According to the American Heritage Dictionary of the English Language (Fourth Edition): "Euthanasia" means "The act or practice of ending the life of an individual suffering from a terminal illness or an incurable condition, as by lethal injection or the suspension of extraordinary medical treatment." And it comes from the Greek euthanasi, meaning "a good death".

For the purpose of this discussion, there are two aspects of this definition that need emphasis. Firstly, the "victim" involved is not leading a normal life. The implication of the definition is that the quality of life of the "victim" is deemed intolerably poor. And second, euthanasia is a positive action, unlike the passive inaction of the already socially sanctioned "removal of care", or "Turning off the machines".

Lets divide acts of euthanasia into a number of categories for further analysis:

(1) Voluntary Euthanasia

(2) Non-voluntary Euthanasia

(a) Where the "Victim" is conscious and rational

(b) Where the "Victim" is either unconscious or irrational

(1) Voluntary Euthanasia. This would involve actively ending the life of someone who wishes to end their life. Either directly through such specific acts as mentioned in the definition cited above, or indirectly through what has often been referred to as "assisted suicide". As long as the intended "victim" of the act is rational, and is reaching her decision to end her own life rationally, with reasonable justification, I can think of no rationale that would suggest that this kind of euthanasia is morally wrong. Of course, there are many people who hold what I consider to be an irrational belief that life is somehow "Sacred" and to be sustained regardless of costs or consequences. I can see where such a belief might prevent someone from participating in an act of voluntary euthanasia either as "victim" or as "assistant". But I can not fathom a moral basis from which such a belief would justify coercively restraining others from participating in such acts. Certainly, there are people who rationally judge that their continued life is intolerable, and death would be a welcome release. I can see no moral basis from which to coerce such people into continuing to tolerate the intolerable. Nor can I see any moral basis from which to coerce potential assistants into not assisting the chosen path of the "victim" in such cases.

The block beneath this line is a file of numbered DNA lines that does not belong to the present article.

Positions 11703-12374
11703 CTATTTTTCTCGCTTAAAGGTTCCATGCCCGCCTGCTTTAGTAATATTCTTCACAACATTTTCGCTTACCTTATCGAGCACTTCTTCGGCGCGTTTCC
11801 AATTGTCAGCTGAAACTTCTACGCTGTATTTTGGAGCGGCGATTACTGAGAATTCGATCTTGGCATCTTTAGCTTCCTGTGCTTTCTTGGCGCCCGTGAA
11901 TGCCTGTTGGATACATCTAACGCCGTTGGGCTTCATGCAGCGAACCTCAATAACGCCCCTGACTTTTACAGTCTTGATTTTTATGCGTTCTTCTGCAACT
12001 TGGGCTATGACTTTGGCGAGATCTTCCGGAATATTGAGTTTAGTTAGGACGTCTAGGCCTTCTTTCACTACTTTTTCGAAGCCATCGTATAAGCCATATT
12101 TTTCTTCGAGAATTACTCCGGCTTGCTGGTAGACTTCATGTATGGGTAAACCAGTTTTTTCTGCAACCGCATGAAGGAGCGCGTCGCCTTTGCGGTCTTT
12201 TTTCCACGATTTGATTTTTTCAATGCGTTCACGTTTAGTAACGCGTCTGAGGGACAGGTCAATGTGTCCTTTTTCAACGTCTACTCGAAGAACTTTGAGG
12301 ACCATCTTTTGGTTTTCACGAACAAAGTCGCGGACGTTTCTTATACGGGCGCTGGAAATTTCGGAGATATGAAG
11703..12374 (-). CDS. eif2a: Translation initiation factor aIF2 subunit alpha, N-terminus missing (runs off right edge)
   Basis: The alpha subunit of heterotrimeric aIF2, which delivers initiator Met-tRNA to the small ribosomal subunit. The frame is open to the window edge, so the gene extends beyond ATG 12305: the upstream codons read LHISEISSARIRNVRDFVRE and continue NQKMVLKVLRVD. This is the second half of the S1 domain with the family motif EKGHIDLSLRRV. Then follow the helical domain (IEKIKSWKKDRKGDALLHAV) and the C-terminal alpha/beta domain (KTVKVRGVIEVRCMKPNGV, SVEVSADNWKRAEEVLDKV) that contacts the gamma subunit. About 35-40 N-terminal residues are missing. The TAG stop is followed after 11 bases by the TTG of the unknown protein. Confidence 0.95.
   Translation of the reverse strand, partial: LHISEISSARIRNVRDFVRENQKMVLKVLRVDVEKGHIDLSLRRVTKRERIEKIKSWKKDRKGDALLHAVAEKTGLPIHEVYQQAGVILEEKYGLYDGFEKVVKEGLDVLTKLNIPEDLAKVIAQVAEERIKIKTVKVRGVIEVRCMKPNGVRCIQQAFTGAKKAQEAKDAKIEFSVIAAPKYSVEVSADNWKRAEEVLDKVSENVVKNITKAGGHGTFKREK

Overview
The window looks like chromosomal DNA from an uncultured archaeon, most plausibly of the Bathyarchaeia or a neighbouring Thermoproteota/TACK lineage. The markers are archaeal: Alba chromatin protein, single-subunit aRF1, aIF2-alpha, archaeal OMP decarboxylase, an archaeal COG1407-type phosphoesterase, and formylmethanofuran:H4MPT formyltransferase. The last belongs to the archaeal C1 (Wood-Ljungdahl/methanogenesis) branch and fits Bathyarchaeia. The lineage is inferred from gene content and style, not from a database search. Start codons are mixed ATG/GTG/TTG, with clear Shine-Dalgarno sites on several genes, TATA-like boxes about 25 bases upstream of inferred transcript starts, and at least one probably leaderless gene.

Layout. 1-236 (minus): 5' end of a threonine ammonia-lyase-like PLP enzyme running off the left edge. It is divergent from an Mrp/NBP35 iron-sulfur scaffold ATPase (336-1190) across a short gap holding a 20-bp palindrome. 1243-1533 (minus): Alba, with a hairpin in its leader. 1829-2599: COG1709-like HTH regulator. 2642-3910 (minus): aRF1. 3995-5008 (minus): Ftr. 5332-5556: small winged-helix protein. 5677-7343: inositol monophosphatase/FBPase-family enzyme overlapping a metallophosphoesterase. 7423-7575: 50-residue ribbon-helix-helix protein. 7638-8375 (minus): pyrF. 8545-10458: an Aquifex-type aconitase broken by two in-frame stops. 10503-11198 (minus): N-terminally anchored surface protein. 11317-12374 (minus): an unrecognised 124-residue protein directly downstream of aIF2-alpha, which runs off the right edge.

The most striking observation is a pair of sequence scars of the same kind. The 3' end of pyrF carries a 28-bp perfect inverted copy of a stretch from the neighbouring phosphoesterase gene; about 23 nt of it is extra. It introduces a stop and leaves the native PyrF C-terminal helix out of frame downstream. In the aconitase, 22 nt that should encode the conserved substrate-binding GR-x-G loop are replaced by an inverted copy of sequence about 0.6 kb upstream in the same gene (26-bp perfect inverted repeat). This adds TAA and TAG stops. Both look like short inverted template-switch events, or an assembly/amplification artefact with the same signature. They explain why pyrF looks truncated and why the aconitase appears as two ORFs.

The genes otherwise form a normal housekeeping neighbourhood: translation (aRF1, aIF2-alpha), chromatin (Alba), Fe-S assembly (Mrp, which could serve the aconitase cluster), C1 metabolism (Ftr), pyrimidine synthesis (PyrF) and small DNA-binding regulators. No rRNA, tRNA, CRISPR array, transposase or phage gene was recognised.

I did mention one caveat, however, that really is the "kicker" when it comes to putting the theory into regular practice. How can we make sure that the "victim" in question has reached the decision rationally? We would want to ensure that such an irreversible decision is reached with proper justification, and is not the result of some transient emotional trauma. So the reasons why society might not want to sanction voluntary euthanasia do not stem from the morality of such acts, but from the practical problems of ensuring that the euthanasia is indeed voluntary.